“When the nation was celebrating its 76th Independence Day, all the convicts were released prematurely and were garlanded and felicitated in full public glare and sweets were circulated and this is how the present petitioner, along with the entire nation and the whole world came to know about the shocking news of premature release of all the convicts (respondents no. 3-13) of one of the most gruesome crime this country has ever seen of multiple time gang rape of a pregnant woman,” it said.
It referred to wide-virtual public protest in each city, on all social media platforms and news channels, portals. “It was also reported heavily that Muslims of the area started fleeing away from Rahimabad in fear after release of these 11 convicts,” the plea said.
The separate review plea said Bilkis Bano was not made a party to the petition by a convict who, along with others, was released under the state’s remission policy, which is not in force.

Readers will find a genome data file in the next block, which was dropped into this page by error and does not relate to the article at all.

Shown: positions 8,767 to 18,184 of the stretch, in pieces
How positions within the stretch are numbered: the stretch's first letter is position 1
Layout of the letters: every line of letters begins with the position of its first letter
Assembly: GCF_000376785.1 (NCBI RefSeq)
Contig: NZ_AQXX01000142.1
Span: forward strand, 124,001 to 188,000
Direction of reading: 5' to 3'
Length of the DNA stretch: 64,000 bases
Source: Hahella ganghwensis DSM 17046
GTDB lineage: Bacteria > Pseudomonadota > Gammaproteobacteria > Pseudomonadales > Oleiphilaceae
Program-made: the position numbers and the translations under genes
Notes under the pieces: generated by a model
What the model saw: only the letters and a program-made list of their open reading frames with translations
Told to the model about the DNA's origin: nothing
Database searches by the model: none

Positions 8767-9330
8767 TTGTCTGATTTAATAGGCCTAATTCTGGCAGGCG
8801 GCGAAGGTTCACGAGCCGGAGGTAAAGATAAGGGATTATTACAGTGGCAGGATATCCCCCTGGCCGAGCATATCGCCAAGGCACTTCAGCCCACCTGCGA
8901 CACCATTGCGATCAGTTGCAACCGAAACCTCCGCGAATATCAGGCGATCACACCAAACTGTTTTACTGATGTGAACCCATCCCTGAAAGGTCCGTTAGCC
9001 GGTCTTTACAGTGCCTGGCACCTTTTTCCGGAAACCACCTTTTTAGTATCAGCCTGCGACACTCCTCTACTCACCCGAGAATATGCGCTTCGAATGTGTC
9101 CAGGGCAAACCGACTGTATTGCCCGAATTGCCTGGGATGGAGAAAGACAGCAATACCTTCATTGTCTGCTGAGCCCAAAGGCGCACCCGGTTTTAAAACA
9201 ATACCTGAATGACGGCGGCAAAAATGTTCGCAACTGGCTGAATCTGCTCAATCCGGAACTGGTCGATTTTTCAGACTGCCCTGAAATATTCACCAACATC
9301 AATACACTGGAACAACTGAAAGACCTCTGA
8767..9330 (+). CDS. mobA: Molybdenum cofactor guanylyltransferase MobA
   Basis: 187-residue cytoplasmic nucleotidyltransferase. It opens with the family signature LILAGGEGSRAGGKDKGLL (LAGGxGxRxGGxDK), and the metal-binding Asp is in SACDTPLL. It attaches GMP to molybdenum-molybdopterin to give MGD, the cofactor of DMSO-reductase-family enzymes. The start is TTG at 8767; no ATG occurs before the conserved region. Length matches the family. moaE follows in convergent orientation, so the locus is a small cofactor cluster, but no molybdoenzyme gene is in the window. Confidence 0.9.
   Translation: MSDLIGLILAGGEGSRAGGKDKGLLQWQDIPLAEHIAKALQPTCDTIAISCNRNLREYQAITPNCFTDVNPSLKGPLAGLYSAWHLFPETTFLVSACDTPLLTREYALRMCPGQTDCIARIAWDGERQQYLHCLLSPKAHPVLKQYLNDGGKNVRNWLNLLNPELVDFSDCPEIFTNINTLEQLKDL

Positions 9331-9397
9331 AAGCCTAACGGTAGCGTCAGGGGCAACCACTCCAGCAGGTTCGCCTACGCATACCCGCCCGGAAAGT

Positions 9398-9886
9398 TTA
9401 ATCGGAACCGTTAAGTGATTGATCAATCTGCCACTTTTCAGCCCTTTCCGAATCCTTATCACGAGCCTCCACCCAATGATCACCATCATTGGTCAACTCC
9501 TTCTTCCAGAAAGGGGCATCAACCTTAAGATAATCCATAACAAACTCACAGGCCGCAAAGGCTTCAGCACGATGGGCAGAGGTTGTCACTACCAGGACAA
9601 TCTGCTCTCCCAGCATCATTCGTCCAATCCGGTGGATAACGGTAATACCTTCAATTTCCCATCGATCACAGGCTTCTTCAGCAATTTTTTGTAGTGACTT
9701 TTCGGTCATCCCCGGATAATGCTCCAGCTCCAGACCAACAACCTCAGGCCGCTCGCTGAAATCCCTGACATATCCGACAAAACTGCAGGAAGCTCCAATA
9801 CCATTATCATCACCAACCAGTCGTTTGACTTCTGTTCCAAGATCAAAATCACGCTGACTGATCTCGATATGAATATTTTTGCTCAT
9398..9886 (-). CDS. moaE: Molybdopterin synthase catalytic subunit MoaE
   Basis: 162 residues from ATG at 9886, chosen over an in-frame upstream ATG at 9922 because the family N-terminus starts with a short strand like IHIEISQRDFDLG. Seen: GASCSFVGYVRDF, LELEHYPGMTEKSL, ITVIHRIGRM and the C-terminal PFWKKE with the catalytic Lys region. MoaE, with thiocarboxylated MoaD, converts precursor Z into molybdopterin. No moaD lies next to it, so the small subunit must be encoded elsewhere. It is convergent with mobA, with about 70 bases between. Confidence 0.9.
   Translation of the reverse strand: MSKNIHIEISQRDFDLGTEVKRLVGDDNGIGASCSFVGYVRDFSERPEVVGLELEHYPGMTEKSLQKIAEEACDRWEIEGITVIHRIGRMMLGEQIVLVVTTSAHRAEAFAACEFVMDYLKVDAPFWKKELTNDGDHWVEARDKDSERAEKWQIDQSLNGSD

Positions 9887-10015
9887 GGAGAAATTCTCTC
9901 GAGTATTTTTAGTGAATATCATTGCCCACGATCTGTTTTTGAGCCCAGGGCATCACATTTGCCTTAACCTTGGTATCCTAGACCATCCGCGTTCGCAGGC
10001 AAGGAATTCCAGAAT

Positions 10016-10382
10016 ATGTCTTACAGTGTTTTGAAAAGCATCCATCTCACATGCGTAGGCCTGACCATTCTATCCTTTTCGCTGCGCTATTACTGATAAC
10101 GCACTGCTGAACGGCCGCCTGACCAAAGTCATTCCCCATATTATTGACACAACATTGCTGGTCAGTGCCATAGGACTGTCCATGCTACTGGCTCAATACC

“In view of the development that the policy dated July 09, 1992 stood canceled vide circular dated May 08, 2003 of State of Gujarat, it was necessary to be examined whether still the policy dated 09.07.1992 would be the relevant policy for remission application of the convicts to be considered, if at all the State of Gujarat is the appropriate Government under section 432 CrPC,” the review plea said.
The top court is already seized of PILs filed by CPI(M) leader Subhashini Ali, Revati Laul, an independent journalist, Roop Rekha Verma, who is a former vice chancellor of the Lucknow University, and TMC MP Mahua Moitra against the release of the convicts.